Reiter Chad (Committee Member), Robert Goldenberg (Committee Member), Yan Zhuang (Advisor)
Master of Science in Engineering (MSEgr)
Hearing loss is a prevalent issue, affecting all ages in innumerable occupations. Cochlear implants are one solution to sensorineural hearing complications; and though they are commonly used, the electronic devices have limitations in power consumption and external equipment. Piezoelectric films emulate the relationship between the basilar membrane and inner hair cell structures of the human cochlear epithelium, inducing a potential difference in response to sound pressure. Through proper MEMS fabrication and material selection, an artificial cochlear can be developed utilizing piezoelectrics, which is self-sustainable and functions naturally with the mechanisms of the human ear. This research investigates the feasibility of piezoelectric films in achieving adequate voltage output and frequency selectivity to replace the human cochlea. Piezoelectric samples were manufactured for different resonant frequencies and subjected to air vibrations, after which the resulting voltage was recorded. Through both simulated and experimental data, the necessary 5-10mV to stimulate nerve bundles connected to the hearing centers of the brain was realized. The response spanned the human speech register of 500 to 8000 Hz.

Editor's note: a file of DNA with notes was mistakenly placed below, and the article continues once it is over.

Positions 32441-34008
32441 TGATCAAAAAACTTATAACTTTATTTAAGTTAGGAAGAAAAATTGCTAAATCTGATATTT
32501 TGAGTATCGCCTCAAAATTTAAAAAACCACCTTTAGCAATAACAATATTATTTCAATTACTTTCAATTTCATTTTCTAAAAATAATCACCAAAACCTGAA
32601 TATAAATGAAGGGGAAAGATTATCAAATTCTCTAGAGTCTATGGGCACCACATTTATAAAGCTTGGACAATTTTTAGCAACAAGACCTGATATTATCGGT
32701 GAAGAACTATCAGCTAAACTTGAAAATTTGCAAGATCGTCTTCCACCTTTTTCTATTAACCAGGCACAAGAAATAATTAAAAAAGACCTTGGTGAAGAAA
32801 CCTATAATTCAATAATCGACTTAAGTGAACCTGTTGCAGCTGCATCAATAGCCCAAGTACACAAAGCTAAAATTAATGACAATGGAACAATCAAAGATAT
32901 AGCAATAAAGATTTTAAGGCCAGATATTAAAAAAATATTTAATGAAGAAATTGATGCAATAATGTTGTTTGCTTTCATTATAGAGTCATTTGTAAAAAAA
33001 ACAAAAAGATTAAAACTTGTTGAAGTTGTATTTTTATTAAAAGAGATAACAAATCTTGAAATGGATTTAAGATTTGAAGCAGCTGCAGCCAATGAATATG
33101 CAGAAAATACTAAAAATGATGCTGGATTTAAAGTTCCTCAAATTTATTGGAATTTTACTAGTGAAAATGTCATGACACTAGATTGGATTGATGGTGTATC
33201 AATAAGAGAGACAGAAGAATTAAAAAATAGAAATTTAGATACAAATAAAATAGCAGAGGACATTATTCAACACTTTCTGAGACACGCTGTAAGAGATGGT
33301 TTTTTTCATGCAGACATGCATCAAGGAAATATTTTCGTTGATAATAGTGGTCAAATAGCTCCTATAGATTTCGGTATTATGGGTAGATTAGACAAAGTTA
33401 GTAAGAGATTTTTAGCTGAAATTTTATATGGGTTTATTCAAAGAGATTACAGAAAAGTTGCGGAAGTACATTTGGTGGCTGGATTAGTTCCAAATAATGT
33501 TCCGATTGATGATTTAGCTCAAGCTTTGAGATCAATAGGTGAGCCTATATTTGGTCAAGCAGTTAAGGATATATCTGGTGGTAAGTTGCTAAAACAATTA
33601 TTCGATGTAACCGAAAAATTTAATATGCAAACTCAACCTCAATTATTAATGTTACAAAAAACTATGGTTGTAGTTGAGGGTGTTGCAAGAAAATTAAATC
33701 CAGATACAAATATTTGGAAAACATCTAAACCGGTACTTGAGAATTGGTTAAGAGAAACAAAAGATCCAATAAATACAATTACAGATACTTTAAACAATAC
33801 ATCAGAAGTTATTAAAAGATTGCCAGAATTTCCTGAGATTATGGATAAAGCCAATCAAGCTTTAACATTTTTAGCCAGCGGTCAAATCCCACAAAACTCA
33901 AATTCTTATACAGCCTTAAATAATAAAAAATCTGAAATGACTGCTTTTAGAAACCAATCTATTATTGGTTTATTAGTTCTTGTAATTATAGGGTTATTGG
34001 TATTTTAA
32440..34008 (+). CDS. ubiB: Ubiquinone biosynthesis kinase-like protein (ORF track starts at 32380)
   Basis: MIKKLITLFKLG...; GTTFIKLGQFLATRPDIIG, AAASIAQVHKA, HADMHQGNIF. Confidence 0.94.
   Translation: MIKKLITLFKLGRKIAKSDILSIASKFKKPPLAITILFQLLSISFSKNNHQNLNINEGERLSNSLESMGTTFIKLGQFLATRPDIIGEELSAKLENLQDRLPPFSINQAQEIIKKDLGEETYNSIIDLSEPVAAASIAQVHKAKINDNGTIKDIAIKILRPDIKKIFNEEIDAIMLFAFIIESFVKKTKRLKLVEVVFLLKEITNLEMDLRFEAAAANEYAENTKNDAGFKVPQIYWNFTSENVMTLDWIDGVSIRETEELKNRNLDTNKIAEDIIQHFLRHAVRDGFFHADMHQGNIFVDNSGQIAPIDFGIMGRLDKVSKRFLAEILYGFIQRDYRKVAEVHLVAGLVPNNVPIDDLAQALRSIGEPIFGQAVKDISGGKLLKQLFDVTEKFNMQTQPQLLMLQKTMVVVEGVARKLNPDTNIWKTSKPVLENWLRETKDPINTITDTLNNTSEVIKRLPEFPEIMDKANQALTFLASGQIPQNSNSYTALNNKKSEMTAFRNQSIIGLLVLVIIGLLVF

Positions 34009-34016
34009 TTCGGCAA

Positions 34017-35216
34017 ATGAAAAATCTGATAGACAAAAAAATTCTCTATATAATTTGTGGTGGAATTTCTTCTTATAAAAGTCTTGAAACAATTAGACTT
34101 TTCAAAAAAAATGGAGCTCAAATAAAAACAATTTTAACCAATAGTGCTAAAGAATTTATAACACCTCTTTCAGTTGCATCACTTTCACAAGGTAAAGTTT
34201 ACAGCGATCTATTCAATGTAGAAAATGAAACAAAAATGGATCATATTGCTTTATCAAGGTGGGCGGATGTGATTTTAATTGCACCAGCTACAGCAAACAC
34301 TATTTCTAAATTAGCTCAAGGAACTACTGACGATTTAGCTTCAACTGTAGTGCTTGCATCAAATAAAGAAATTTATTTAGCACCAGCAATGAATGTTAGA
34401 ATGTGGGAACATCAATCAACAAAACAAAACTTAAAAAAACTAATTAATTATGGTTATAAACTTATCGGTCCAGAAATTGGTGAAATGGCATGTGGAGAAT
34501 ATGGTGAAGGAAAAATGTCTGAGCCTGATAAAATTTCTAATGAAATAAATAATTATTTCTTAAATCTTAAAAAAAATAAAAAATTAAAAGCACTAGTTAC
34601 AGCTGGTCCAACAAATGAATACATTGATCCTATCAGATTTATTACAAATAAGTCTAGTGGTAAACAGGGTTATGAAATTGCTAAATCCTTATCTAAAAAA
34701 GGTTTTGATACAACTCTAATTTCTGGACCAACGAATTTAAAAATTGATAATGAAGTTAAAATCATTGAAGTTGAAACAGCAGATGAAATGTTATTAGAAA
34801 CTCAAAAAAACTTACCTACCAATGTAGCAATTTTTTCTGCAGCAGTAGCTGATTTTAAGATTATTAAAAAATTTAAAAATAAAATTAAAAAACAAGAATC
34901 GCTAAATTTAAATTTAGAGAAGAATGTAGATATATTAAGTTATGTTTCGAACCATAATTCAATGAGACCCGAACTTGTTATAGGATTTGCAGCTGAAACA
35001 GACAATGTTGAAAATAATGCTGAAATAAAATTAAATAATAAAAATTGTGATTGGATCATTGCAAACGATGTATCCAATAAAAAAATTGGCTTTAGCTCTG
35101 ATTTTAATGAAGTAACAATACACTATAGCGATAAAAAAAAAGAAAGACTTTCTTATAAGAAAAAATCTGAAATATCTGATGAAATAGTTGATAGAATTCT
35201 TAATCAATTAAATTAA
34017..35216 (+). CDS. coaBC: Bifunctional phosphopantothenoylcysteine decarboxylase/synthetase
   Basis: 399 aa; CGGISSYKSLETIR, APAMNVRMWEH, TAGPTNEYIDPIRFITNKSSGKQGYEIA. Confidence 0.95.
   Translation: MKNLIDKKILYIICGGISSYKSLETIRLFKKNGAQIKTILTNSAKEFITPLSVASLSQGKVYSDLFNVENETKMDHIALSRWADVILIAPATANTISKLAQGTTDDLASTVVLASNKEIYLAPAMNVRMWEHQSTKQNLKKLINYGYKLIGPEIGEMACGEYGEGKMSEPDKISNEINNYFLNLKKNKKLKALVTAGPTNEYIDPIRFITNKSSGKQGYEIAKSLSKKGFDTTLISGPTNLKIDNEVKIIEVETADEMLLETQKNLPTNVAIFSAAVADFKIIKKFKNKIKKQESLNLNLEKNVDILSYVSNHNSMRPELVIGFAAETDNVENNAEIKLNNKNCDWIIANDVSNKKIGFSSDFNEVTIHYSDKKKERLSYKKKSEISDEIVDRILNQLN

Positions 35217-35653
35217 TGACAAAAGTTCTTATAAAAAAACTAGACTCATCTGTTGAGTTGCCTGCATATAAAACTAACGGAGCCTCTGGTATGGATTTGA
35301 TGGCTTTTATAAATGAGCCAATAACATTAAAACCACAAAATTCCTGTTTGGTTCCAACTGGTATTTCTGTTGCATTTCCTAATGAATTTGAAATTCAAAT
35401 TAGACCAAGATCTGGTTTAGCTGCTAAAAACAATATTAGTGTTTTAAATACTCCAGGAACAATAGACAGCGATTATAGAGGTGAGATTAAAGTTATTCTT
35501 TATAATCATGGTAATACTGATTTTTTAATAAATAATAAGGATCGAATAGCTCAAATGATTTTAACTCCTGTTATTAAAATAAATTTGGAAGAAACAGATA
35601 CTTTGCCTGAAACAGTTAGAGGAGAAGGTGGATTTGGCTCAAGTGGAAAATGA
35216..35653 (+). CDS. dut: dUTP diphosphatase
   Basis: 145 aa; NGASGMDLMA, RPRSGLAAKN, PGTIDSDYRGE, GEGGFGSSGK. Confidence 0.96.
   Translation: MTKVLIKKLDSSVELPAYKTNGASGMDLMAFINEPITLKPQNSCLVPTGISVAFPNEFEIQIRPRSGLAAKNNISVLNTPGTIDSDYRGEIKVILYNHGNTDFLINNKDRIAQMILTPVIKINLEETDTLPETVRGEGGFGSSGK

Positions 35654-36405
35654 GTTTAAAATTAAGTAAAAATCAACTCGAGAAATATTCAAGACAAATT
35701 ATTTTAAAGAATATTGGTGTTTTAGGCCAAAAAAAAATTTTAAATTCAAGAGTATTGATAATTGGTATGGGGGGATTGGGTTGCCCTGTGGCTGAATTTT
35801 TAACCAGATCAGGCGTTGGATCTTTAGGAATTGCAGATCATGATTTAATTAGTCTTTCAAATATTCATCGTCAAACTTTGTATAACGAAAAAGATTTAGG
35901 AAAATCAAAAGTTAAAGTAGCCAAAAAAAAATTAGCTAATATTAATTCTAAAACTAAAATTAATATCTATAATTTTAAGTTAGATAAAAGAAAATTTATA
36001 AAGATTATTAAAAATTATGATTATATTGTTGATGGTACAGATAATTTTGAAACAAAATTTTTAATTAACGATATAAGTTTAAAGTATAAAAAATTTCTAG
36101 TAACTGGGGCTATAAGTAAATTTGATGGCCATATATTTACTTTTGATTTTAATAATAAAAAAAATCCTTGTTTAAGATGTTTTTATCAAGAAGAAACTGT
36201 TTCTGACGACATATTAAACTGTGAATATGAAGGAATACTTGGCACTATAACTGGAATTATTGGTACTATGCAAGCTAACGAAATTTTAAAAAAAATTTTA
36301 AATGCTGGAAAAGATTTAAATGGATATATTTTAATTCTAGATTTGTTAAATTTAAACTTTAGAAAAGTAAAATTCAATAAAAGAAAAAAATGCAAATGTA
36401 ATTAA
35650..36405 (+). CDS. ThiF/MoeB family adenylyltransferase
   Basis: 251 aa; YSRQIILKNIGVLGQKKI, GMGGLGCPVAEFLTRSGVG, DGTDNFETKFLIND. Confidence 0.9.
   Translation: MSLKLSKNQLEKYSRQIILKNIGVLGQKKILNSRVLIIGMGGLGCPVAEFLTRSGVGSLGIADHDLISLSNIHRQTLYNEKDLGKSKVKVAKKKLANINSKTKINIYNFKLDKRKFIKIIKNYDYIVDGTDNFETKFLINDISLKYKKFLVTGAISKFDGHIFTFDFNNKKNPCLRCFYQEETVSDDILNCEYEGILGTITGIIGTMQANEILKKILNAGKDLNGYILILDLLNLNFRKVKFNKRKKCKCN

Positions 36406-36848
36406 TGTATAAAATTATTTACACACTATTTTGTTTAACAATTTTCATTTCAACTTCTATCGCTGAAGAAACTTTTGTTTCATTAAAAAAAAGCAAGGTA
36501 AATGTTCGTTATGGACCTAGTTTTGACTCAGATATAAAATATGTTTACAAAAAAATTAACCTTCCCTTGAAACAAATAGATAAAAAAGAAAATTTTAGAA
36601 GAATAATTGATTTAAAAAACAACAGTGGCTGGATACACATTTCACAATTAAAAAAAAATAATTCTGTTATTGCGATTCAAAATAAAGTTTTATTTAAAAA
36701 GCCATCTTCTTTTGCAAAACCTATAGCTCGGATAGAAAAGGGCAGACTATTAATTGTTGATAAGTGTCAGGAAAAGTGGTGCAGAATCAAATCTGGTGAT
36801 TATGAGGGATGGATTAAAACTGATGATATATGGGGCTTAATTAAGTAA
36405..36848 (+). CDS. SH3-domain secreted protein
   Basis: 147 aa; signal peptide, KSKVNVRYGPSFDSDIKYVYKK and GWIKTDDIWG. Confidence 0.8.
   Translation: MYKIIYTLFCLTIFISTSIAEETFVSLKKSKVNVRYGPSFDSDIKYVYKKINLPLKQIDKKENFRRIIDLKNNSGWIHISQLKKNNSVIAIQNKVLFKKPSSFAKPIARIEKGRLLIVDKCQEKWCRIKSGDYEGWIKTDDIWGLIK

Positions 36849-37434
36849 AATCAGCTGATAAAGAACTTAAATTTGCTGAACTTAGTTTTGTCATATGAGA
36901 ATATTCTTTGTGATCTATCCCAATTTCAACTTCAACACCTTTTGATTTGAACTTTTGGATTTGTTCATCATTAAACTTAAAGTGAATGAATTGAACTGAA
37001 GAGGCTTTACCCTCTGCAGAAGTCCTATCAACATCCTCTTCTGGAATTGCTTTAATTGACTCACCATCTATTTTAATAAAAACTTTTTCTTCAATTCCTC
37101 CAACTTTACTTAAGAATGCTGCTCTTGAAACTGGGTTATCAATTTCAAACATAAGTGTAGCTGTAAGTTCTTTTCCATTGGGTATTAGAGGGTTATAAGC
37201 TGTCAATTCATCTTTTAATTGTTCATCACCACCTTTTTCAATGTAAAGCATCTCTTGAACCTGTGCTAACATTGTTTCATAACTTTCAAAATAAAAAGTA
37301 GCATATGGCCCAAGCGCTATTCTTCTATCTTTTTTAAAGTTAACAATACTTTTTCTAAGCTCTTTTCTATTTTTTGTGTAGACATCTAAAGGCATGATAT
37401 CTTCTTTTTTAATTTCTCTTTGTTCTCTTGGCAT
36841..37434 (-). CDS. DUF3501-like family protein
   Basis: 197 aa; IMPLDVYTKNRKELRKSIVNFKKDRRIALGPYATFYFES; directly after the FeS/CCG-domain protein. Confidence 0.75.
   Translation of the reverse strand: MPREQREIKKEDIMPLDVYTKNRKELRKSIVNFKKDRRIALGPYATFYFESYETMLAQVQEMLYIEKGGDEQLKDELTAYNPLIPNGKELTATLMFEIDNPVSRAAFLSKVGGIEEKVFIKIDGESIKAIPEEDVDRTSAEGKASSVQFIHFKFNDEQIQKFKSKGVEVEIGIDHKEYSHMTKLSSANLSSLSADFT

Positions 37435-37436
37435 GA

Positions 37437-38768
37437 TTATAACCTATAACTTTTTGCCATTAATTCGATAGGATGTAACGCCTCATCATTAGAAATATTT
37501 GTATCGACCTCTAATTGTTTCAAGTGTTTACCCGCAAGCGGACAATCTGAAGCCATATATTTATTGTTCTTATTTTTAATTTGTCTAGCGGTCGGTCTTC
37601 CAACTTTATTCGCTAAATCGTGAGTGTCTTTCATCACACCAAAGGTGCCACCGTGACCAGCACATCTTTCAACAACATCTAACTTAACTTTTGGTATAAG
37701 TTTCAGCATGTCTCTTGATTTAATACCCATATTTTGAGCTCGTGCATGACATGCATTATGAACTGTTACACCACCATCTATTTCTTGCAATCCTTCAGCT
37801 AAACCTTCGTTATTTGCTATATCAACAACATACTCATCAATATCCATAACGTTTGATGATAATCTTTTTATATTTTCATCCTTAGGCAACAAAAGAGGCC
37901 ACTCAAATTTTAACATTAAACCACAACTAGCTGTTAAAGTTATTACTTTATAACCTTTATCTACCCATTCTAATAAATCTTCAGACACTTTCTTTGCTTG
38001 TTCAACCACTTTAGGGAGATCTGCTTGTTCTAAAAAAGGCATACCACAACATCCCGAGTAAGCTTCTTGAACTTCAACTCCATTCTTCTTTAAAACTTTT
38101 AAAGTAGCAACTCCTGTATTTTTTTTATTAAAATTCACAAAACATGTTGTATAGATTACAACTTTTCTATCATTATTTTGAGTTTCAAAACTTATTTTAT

Department or Program
Department of Electrical Engineering
Year Degree Awarded
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